Pope Francis encyclical on environment wrong in so many ways

Pope Francis encyclical doesn’t offer much factual support

By Kenneth P. Green for Troy Media

Pope Francis encyclical

In the Pope Francis encyclical on the environment, the Pope asks “is capitalism fundamentally incompatible with environmental protection?”

CALGARY, AB – As pretty much everyone in the world knows by now, Pope Francis published an encyclical recently On Care for Our Common Home, which discusses all things environmental – climate change, of course, but also air pollution, water pollution, sustainable development, the precautionary principle . . . the list goes on through 184-pages.

Unfortunately, while the encyclical might discuss a lot of environmental issues, it doesn’t offer much in the way of factual support. I’m going to focus in on one particular question raised by the Pope: Is capitalism fundamentally incompatible with environmental protection? The Pope certainly seems to think so. As he writes (@190):

Here too, it should always be kept in mind that environmental protection cannot be assured solely on the basis of financial calculations of costs and benefits. The environment is one of those goods that cannot be adequately safeguarded or promoted by market forces . . . Where profits alone count, there can be no thinking about the rhythms of nature, its phases of decay and regeneration, or the complexity of ecosystems which may be gravely upset by human intervention.

There are two flaws here. First, the Pope is arguing against a straw man by implying that the alternative to his vision is a world without environmental regulation, “where profits alone count.” Every country in the world has environmental regulations in place, especially the advanced western market economies. Second, it is precisely in the countries where markets are relatively free, and where private enterprise is allowed to pursue profits, that we have seen the greatest gains in environmental quality over the past half century. The best examples of this are two decidedly capitalist countries, Canada and the United States.

On almost all measures, Canadians currently experience significantly better air quality than at any other time since continuous monitoring of air quality began in the 1970s. Concentrations of nitrogen dioxide and sulfur dioxide, for instance, have decreased sharply in the vast majority of locations in Canada over the past 30 years. The decrease is especially apparent in our major urban centres. Concentrations of carbon monoxide, a potent toxic emission, have decreased everywhere in Canada, and since the mid-1990s there have been no exceedances of the strictest provincial air quality objective at any of the 156 monitoring locations across the country.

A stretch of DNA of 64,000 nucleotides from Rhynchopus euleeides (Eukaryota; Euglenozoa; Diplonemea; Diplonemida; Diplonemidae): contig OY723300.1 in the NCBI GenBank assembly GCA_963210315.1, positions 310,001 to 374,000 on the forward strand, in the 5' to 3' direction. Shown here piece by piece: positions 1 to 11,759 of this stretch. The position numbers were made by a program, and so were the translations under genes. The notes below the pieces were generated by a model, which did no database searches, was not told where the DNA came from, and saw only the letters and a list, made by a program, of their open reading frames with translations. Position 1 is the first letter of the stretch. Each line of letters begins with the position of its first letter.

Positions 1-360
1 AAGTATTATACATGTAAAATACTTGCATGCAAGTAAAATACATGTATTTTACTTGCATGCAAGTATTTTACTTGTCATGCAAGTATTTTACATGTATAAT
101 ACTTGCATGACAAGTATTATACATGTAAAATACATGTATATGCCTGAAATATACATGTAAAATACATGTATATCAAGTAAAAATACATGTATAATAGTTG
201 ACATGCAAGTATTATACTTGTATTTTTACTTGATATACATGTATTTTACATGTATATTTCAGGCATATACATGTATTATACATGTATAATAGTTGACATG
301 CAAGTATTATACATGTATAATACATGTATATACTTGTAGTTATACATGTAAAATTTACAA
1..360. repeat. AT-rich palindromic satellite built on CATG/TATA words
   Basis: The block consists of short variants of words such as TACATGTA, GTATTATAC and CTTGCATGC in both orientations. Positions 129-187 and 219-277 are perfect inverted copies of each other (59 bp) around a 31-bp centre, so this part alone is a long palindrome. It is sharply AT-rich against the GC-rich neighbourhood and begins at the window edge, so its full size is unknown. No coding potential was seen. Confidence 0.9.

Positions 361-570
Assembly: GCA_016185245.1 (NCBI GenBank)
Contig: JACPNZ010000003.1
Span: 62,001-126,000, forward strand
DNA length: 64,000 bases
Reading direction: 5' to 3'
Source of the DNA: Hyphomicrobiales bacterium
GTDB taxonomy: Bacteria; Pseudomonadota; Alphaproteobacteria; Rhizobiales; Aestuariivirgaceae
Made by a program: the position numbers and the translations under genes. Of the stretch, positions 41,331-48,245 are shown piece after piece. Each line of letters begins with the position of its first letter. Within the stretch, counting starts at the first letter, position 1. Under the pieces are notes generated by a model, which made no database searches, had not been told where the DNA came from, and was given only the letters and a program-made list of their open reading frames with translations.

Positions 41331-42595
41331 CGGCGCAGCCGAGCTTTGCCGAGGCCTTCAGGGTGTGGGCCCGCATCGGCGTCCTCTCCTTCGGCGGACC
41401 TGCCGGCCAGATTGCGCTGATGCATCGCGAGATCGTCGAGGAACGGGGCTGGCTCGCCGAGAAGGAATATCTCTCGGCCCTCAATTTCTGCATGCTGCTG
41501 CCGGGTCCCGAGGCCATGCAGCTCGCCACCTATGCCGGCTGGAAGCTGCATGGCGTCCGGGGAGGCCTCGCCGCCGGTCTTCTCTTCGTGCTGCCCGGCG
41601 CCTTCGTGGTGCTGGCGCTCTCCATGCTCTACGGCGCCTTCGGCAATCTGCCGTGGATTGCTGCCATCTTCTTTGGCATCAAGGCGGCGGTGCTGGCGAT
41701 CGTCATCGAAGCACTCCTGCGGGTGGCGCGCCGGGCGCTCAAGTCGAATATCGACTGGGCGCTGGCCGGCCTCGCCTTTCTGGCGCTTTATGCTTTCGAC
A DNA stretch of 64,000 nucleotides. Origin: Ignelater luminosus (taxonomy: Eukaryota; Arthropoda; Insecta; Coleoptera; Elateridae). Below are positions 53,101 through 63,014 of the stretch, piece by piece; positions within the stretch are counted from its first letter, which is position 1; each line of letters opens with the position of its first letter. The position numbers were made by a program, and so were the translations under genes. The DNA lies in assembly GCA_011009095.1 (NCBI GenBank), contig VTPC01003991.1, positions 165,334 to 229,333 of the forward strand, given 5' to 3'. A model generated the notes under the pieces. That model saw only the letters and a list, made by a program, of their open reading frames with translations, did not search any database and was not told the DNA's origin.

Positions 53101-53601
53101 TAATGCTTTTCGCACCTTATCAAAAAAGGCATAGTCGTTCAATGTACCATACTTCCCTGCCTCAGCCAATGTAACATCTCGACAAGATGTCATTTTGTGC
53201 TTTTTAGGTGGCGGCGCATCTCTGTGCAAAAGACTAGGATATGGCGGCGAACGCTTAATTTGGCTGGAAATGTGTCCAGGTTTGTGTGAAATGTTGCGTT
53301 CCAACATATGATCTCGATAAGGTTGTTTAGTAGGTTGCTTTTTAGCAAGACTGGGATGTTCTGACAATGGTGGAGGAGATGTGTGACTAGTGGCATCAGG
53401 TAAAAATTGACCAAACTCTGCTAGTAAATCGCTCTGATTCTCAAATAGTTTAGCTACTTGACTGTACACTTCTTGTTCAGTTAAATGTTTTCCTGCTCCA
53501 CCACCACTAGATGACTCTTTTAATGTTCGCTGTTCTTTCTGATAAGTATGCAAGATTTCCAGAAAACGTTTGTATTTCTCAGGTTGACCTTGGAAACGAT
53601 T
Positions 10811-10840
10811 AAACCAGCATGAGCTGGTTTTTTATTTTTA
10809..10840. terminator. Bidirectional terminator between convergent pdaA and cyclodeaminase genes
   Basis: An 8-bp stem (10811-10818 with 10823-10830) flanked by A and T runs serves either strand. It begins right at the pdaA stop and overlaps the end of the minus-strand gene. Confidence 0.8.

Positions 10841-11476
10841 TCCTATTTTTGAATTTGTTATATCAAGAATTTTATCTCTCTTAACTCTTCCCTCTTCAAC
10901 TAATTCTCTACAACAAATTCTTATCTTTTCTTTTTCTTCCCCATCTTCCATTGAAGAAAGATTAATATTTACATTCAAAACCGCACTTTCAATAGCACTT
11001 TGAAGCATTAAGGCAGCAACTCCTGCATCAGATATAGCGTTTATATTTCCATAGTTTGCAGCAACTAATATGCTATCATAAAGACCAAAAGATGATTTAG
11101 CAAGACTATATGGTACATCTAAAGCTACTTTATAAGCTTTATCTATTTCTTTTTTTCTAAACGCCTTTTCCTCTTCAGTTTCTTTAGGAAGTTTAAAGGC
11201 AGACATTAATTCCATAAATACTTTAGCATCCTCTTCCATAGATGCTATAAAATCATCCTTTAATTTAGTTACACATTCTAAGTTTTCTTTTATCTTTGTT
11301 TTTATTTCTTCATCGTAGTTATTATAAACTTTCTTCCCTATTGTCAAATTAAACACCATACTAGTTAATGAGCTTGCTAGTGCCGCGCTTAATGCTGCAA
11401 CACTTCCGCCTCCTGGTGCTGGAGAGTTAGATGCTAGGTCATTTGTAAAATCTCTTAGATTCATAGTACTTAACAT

Concentrations of two of the air pollutants of greatest concern – ground-level ozone and ultrafine particulate matter – have generally decreased across Canada since 2000. Air quality in Canada has improved and is improving.

And it’s not simply air quality that has improved. As previous reports have documented, water quality in Canada is generally quite good, and forests are no longer harvested beyond levels that are considered environmentally protective. More and more waste water is subject to high levels of treatment before being released to the environment, more solid waste is being diverted to recycling, soil quality has improved, and the size of protected areas has increased over recent decades.

The United States has seen similar (if not greater) improvements in environmental protection. A 2005 report published by the U.S. Department of State summarized 30 years of environmental progress thus: “During this time, the U.S. economy grew by 187 per cent, population grew by 39 per cent, and energy consumption increased by 47 per cent, yet air pollution decreased by 48 per cent. In 2002, 94 per cent of Americans were served by community water systems that met all health-based standards, up from 79 per cent of the population in 1993.” And improvements continue. As of 2013, according to the EPA, ambient concentrations of carbon monoxide decreased by 84 per cent of their 1980 levels; ozone had fallen by 33 per cent; ambient lead by 92 per cent, and sulfur dioxide by 81 per cent over the same time span.

While Canada and the U.S. still face environmental challenges, their histories of development under democratic capitalism are ones of broad-based environmental improvement coinciding with increasing income and wealth. It may not have occurred to the Pope that these two things can happen together, but had he checked the numbers he would have seen that his assumptions to the contrary are simply wrong.

In fact, if he really wants the people of the Earth to breathe clean air, drink clean water, protect critical ecosystems, and protect endangered species he could have given them much better advice, including advocating for ever-greater levels of democracy and economic freedom.

Kenneth P. Green is Senior Director, Natural Resource Studies at The Fraser Institute.

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